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Jewish World Review April 13, 2000 /8 Nissan, 5760

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'Baby in a bottle' might provoke second look at abortion -- IT ALL BEGAN with a letter from a Catholic, widowed grandmother of seven grandchildren. It was a request for me to help (via my radio program) a Christian minister and a high school science teacher get a 5-month-old unborn baby in a jar out of a high school in Deeming, N.M.

According to a Jan. 30 article in the Albuquerque Journal, this fetus was displayed in a jar on a shelf with other animal specimens in a storage section of a classroom. The grandmother, who sent me the article and the request for help, also sent a copy of a letter to the editor of the newspaper from a physician defending the presence of this "specimen" as necessary for scientific study within the classroom.

I weighed in. At first, I talked about the ever-diminishing appreciation, respect and reverence for human life, especially the lives of children, born and unborn. In spite of early protestations to the contrary, abortion has become a commonplace alternative birth control technique rather than the serious, sad, sometimes necessary, but evil, last resort to terminate a pregnancy resulting from incest or rape, or in other genuinely dire situations, such as the illness of the mother.

I believe this attitude is the necessary precursor to the general acceptance of Peter Singer's appointment to the esteemed chair of human ethics at Princeton University. Singer believes families ought to have the right to terminate the life of their newborns, up to age 1 month, if the child's medical condition is so serious as to fundamentally compromise its own or the family's long-term happiness.

Interestingly, as I began to verbalize these ideas, my position shifted. At first, I too interpreted the "baby in a jar" as yet another example of the denigration of human life. But then it occurred to me that part of the problem is we really don't want to know the truth. We don't want it in our faces. It's too vivid, too compelling, too raw and upsetting. Instead, in order to justify the increasingly cavalier attitude toward the unborn, we prefer our truth in the abstract. The "baby in the bottle" ends all that.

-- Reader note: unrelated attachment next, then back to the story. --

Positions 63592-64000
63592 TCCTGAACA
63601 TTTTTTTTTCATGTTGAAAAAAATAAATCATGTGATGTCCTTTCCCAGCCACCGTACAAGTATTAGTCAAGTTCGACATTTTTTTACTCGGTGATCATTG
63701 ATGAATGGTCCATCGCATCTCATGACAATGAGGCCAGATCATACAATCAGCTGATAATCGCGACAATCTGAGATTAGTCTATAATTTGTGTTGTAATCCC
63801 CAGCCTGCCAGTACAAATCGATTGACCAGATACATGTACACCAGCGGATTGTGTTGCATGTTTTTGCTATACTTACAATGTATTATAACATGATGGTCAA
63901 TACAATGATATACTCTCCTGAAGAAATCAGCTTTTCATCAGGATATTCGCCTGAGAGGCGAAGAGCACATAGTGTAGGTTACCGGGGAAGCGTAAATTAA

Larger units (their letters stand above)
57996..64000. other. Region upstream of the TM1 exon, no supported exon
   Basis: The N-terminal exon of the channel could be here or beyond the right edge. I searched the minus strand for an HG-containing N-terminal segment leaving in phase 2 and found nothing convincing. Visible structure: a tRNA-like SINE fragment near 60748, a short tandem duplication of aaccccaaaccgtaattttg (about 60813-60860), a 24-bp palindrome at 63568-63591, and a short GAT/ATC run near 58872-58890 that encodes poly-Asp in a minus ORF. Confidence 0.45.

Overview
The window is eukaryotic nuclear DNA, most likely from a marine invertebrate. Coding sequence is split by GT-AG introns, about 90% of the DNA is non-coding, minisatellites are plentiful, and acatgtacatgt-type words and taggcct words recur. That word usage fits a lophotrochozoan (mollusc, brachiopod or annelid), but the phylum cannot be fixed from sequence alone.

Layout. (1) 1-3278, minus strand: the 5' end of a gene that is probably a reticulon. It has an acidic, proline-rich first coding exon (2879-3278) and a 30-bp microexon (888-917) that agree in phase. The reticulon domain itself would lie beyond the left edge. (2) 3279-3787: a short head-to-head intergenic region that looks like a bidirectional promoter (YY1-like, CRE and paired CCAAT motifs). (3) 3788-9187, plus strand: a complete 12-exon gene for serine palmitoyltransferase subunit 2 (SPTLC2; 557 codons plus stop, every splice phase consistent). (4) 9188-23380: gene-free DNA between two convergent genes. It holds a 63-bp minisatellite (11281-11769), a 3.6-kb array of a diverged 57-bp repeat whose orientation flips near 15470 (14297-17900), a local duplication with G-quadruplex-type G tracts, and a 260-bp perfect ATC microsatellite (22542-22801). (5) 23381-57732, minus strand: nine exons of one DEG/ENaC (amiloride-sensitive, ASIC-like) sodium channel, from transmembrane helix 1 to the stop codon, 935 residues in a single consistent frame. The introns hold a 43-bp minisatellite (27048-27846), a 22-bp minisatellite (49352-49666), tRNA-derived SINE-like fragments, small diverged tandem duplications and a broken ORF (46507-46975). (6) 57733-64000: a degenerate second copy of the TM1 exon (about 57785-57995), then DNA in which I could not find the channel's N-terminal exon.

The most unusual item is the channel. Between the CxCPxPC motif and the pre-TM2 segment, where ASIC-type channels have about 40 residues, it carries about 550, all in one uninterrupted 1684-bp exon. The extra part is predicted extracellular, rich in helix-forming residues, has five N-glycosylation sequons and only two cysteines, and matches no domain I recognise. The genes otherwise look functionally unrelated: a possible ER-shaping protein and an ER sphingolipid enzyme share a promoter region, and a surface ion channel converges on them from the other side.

It's comparable, I think, to the problem facing this country about pornography, which is also becoming more and more prevalent and insidious. The actual depictions in pornographic literature, videos, etc. are so debased that mainstream print and television cannot show them. So the average American is not fully informed about how bad it really is or what our children are being exposed to.

It occurred to me that I might create a program to bottle aborted fetuses, and label and display them in every Planned Parenthood lobby in an attempt at full disclosure for women seeking an abortion. From what I read in the press, Planned Parenthood does not support legislation to enforce generally accepted medical guidelines for giving people "full and informed" consent. In the case of abortion, this would involve a 24-hour waiting period after viewing materials that clarify the progress of the pregnancy and learning the details concerning the procedure, as well as the risks and potential long-term effects associated with it.

I invited my radio audience to comment on these thoughts and ideas, to let me know how they felt about babies in bottles on display in schools and abortion clinics. The responses were impassioned and well-thought-out. Seventy-two percent agreed that fetuses should be displayed; 28 percent disagreed.

In general, those who disagreed did not have a problem with the concept of presenting displays but suggested that "plastic models could be created that looked very lifelike." Generally, the "no" votes expressed profound concerns that such displays would show a "blatant lack of respect for human life."

Terry asked: "Could your humanization plan backfire? Looking at such things as deceased human bodies tends to build up a sort of immunity to compassion. There may well be shock value that would cause someone to think twice, but where would we stop? We might have all kinds of grotesque adornings cluttering up our society simply for their shock value. Then, we would stop being shocked and just be callous. Numb."

I would agree with Terry if these displays were widespread and associated with entertainment -- videos, art exhibits, movies, television, commercials and so forth -- rather than in an educational context such as an ethics or biology classroom or abortion clinics.

Pro-life activists wrote to tell me that they use the shock value approach with pro-choice people at abortion clinic protests. They make the issue very real by displaying actual aborted babies to abortion activists. Toni reports that the sight quiets the crowd immediately. "They are speechless in the face of the reality," she wrote. "I think everyone should see these little innocents. How on earth will we ever change people's minds unless we change their hearts?"

How indeed?

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